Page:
In Physics, Momentum and Inertia are related.  In the battle for mind-share, they are as well.

If I have an idea, and I can demonstrate, in some small example, how useful that idea can be, then my idea will start to move people.  I will say “we can succeed” and they will say “I’m listening.” 

And I am at tremendous risk of failure.  If I don’t succeed, those whom I moved will not be moved again.

If I have an idea, and I cannot demonstrate how useful that idea can be, my idea will sit still.  Perfectly still.  The amount of energy needed to overcome that inertia can be substantial.  Especially if people have to choose between an idea that is “moving” and an idea that has, to date, been sitting still.

Alas, the choice.  Sometimes you need to choose between two ideas.  Sometimes you don’t.  But when it comes to ideas, perception is reality, and if people ‘believe’ that two ideas are not compatible with one another, it doesn’t matter if they really are.  People will choose.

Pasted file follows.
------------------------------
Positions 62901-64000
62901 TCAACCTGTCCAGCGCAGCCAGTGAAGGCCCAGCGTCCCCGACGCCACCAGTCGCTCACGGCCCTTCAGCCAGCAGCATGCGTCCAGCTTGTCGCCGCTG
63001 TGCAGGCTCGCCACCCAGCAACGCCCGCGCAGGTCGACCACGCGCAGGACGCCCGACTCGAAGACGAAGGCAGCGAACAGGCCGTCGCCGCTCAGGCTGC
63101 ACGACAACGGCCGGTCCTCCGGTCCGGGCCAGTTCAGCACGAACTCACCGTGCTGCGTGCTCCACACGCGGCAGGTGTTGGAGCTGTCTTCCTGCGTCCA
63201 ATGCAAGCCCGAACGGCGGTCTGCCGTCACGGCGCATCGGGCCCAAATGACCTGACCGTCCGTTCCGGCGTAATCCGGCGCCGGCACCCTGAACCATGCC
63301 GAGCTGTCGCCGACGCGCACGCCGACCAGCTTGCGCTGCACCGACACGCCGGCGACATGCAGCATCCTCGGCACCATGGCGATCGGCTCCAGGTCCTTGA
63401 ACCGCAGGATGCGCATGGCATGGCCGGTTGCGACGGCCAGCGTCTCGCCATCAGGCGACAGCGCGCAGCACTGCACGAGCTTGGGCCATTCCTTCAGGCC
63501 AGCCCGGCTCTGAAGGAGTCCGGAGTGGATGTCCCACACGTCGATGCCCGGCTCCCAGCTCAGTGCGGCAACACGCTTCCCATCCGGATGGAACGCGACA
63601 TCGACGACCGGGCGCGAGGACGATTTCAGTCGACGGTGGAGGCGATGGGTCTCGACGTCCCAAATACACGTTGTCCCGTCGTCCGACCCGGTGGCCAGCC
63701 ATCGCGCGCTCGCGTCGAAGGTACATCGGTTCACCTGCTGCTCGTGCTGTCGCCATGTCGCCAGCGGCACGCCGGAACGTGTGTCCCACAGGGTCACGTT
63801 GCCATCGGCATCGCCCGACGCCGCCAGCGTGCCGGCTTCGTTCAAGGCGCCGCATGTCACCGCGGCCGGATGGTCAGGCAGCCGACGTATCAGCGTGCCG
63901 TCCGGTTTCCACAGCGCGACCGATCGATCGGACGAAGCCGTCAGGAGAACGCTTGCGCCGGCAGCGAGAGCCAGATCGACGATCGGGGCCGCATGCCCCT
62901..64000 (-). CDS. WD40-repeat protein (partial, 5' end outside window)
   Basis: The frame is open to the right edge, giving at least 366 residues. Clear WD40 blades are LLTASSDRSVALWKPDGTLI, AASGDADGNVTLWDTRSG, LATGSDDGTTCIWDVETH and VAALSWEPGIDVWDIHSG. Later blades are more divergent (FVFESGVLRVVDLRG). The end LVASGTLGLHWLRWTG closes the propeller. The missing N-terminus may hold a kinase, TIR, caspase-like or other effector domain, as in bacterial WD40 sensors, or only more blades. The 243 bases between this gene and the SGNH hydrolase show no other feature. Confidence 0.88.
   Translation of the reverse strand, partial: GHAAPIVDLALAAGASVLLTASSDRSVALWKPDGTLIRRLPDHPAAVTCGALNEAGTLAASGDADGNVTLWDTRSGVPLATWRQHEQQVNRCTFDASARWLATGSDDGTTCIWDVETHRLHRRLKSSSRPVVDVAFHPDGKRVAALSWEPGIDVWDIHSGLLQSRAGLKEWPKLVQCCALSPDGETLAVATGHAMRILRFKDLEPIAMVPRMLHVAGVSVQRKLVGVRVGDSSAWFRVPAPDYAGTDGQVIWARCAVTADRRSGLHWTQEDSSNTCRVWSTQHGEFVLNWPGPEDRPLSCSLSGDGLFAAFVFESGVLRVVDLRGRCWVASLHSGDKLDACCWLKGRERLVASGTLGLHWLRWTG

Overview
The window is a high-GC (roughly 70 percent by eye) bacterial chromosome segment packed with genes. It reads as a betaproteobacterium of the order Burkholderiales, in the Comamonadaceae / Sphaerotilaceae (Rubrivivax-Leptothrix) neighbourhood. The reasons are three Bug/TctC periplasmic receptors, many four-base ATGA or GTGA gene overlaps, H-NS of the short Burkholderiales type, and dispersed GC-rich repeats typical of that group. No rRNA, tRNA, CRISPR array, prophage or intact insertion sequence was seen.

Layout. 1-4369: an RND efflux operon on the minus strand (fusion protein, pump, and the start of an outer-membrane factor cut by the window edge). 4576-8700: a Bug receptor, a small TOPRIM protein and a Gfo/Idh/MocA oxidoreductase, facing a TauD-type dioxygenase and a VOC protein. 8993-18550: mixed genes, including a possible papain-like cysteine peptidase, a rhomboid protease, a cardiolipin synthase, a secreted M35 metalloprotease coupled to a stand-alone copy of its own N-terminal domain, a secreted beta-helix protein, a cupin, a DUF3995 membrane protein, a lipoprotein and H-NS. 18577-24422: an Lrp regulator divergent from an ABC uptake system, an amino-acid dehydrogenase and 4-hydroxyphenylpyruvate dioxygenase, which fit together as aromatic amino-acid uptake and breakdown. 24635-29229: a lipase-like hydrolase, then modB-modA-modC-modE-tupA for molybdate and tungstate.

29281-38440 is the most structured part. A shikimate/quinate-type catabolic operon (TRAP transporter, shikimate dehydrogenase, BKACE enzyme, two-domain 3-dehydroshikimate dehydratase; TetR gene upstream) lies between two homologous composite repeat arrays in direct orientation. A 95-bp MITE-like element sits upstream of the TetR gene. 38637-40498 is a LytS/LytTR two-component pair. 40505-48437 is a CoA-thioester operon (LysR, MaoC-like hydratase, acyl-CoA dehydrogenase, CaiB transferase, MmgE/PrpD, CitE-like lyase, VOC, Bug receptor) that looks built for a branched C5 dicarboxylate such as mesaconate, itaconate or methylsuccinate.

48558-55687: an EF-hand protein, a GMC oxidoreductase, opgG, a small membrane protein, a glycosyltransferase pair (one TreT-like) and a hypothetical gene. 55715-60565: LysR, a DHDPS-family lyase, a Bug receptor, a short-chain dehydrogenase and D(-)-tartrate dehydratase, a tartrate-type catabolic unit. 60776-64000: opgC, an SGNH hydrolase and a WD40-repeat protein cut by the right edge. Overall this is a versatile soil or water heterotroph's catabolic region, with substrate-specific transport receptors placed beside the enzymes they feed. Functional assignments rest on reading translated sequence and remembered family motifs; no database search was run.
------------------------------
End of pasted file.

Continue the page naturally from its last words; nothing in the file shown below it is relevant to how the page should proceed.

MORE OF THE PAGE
So if you want your idea to succeed, get some momentum behind it, and cast any other idea that may slow it down as a choice, even if it is not. 

If you want your idea to fail, then let it sit still. 

An example is a powerful thing.

By Nick Malik

Former CIO and present Strategic Architect, Nick Malik is a Seattle based business and technology advisor with over 30 years of professional experience in management, systems, and technology. He is the co-author of the influential paper "Perspectives on Enterprise Architecture" with Dr. Brian Cameron that effectively defined modern Enterprise Architecture practices, and he is frequent speaker at public gatherings on Enterprise Architecture and related topics. He coauthored a book on Visual Storytelling with Martin Sykes and Mark West titled "Stories That Move Mountains".

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